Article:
Okay I'm sorry. Let's get started with today's lesson okay?
Today's lesson is all about DIALOGUE. The interaction between two or more human beings is so essential to any story and yet a lot of writers struggle with it. I'm by no means an expert but my best piece of advice is to be an active drama geek when writing anything. By that I mean be conscious of the words you're putting into people's mouths. Is it in character? Is it period-appropriate? Did it actually need to be said? This comes back to what I talked about earlier about describing your character's emotions without saying them directly. What they say and how they say it is also key to understanding how your characters are feelings.
Dialogue is also a great place to drop backstory and scene direction. Not full paragraphs, just a sentence here and there to create movement. Think of them as stage directions. As I say that I do need to point out this one piece of advice that I received a while ago (that I'm still guilty of): let your words speak for themselves. Dialogue tags are important but keep them only when they're necessary. If your character is shouting "I hate you" we assume that she's angry unless you've indicated otherwise. Only state an emotion if it's not abundantly clear. Watch your adverbs.
I've always found that reading dialogue out loud is the best way to edit. It makes sense; if you can't say it, how do you expect your characters to? This also means you need to be aware of how your character is delivering a line. Do they have an accent or a speech impediment? You then have to make a choice as a writer on how you're going to display that to the audience through spelling and grammar and all the nit picky stuff that I'm really just not that good at.
I have this little trick that I do to help me getting into my character's head. Want to try?
Seriously, this is my favourite thing to do when writing and I really hope you at least try it out.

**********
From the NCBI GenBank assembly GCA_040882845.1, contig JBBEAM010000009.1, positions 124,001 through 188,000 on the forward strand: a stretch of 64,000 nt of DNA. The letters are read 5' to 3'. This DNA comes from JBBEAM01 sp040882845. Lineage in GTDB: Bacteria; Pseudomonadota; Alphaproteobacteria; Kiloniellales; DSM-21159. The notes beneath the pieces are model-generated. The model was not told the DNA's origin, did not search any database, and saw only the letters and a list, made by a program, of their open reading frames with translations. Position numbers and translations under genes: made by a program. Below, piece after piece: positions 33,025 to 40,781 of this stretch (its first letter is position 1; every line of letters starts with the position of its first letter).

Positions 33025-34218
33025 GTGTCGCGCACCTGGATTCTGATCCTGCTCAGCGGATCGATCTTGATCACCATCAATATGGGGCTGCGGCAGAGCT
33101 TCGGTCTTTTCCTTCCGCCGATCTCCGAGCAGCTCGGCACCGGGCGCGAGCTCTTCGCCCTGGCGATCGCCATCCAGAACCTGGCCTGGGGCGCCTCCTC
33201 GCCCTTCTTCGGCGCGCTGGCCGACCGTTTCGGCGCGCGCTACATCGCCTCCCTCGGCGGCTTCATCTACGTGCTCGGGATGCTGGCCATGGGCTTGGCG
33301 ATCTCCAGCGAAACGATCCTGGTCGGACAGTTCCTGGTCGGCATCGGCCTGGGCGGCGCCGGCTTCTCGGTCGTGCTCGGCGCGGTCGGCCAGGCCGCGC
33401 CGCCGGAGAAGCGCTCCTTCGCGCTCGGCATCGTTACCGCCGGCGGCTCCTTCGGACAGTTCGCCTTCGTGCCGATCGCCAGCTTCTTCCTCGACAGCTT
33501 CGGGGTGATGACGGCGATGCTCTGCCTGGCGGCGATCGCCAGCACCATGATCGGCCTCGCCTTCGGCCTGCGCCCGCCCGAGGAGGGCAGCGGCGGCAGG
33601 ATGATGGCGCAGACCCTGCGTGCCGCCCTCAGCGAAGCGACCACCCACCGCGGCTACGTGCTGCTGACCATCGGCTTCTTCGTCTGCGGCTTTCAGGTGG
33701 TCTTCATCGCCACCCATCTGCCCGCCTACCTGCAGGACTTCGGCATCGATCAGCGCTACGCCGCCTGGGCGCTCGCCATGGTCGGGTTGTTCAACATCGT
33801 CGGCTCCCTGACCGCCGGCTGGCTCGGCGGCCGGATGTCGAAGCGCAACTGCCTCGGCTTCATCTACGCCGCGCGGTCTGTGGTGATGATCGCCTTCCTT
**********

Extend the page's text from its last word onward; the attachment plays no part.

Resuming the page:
Okay, close your door or head to a spot where you won't be disturbed.
Get a tape recorder or a piece of paper (you just need something to write notes).
Find a chunk of dialogue in your story OR, alternatively, pick a scene with lots of dialogue that you want to write.
ACT OUT YOUR SCENE.
I'm totally serious. Find your characters, find your voice and perform your scene. If you're still developing the dialogue a neat trick is to record it so you can play it back and see what worked and what didn't. It may seem silly but it's super fun and I find it easier to figure out the logistics of scenes. You can't write about life if you've never lived it (yes I'm paraphrasing a famous quote; it's relevant).
If you're ready to take it one step further in your dialogue exploration, here are some activities to get you ready for writing those marathon scenes:
- Pick a person that you've come into contact with today (can be a co-worker or a jerk on the road etc.) and pick one of your characters and put them in a setting of your choosing and write a scene about what they would say to each other.
- Choose two characters least likely to ever interact in your plot as it is now. How would they interact?
- Write a confrontational scene between two characters who are directly at odds. They don't even have to be main characters. It can be one character confronting the paper boy who keeps throwing the paper into the bush. Anything.
- Choose two characters with opposing speech patterns (one who talks with an accent or talks "politely" etc.) and write a dialogue for them with no description, just words passed between them.